Along the way he developed sound business acumen and figured out how to actually get paid to shoot the pictures he loved to shoot. Wes’s adventures took him all over the world but his first love, apart from his family, was exploring the waters of Florida: the rivers, lakes, coasts, swamps and especially the springs. The writer Loren Eisley said that if there’s magic to be found on the planet, it is to be found in water. Eisley and Skiles would have found much in common.
Wes was about more than just adventuring for the sake of a good time. He was a man on a mission, and his mission was to educate and to inspire the people of Florida; to show us and teach us about our remarkable array of water resources and how each of us has a role to play in safeguarding this precious resource.
Wes largely directed his efforts to reach out to people who generally paid little attention to the environment, and was equally at ease talking to schoolchildren, dairy farmers and governors. He knew his work made a difference when he got letters such as the one that read, “You’ve done for the springs of Florida what Jacques Cousteau did for the oceans.”
Wes was a towering inspiration. His work took us places we could never imagine, and helped us to see and appreciate the world in a new light. His impact lives on. And for that, Wes, on behalf of my grandchildren yet unborn, and for all the people of Florida who never had a chance to personally acknowledge the important work you did, I say thank you.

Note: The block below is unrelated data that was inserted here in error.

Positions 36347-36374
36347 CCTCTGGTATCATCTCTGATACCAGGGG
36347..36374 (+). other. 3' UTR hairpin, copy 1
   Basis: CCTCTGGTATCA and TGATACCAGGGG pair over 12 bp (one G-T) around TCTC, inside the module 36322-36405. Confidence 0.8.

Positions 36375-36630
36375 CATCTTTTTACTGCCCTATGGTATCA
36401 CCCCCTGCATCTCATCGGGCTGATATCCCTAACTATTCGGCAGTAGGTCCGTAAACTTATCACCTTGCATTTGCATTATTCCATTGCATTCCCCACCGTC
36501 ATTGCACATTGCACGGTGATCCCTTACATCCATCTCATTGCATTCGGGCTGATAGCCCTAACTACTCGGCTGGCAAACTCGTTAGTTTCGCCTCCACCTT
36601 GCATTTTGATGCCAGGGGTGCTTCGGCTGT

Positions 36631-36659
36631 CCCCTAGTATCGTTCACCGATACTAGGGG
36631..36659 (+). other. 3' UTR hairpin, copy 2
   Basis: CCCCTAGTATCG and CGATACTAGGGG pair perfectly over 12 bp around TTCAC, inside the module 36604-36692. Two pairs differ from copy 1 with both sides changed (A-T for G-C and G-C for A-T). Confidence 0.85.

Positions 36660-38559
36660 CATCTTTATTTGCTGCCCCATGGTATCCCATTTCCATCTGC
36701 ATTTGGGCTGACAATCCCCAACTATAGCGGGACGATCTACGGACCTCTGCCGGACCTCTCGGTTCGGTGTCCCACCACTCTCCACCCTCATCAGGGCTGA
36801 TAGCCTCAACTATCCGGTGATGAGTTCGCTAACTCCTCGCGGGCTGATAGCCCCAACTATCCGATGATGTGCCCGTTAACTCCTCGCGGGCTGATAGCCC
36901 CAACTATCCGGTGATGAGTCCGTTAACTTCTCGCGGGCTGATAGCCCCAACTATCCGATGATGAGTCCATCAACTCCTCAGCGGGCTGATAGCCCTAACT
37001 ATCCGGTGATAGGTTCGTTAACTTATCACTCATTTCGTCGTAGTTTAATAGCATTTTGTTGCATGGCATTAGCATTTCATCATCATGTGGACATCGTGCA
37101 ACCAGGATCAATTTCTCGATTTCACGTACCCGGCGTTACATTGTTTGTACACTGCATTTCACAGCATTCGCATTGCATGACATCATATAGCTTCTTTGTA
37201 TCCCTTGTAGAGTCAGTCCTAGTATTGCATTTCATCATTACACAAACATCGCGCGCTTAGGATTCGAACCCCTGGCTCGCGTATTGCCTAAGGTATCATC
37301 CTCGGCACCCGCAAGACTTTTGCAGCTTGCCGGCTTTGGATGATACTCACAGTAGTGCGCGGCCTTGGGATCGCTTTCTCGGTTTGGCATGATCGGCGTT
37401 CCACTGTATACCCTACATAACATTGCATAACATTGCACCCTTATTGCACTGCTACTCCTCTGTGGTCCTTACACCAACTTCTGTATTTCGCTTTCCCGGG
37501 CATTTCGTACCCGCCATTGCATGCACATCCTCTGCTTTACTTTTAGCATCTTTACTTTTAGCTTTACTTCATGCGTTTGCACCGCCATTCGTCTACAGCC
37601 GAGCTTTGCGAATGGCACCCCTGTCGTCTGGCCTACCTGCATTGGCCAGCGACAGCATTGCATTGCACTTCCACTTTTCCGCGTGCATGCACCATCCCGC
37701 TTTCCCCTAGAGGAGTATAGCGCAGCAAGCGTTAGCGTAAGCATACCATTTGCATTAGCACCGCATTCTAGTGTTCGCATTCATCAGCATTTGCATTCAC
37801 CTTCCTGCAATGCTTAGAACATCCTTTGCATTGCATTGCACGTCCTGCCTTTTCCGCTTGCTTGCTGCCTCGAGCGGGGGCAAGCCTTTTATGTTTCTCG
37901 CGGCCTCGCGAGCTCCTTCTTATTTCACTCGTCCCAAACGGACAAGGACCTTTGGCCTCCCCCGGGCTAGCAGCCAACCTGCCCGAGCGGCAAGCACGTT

Audubon of Florida applauded the U. S. Department of Agriculture’s (USDA) announcement at a press conference in Kissimmee today that it will dedicate funds to help restore a substantial tract of privately-owned wetlands north of Lake Okeechobee.
The largest undertaking in the history of the Wetlands Reserve Program, USDA will provide funding for agricultural landowners to store water and restore wetlands on their properties. One of the greatest challenges to restoring Lake Okeechobee’s health, preventing harmful estuary discharges, storing enough water for droughts, and cleaning water, is finding enough beneficial places to store valuable rain water. This project funds such storage capacity in the area of the Fisheating Creek tributary, truly a monumental effort.
“This is a pioneering approach to achieving ecological benefits in a cost effective way, without displacing agricultural interests,” said Charles Lee, Audubon of Florida Director of Advocacy. “By restoring these wetlands with the assistance of USDA, we create healthy habitat and stimulate abundant wildlife populations even when public conservation land acquisition is not an option.”
Fisheating Creek is the last free-flowing tributary to Lake Okeechobee—and home to some of the most pristine habitats in central Florida. The Wetlands Reserve Program will help enhance and protect the region and serve to connect lands in a wildlife corridor between inland natural areas and coastal natural areas, including conservation lands in Babcock Ranch.
“Redirecting government agency efforts to restore the hydrology and water quality of the Northern Everglades has long been one of our goals,” Lee said. “Cooperative projects with landowners and the acquisition of easements is more cost effective, and more likely to receive broad public support, than conventional efforts to manage water through large engineered public works projects in this area.”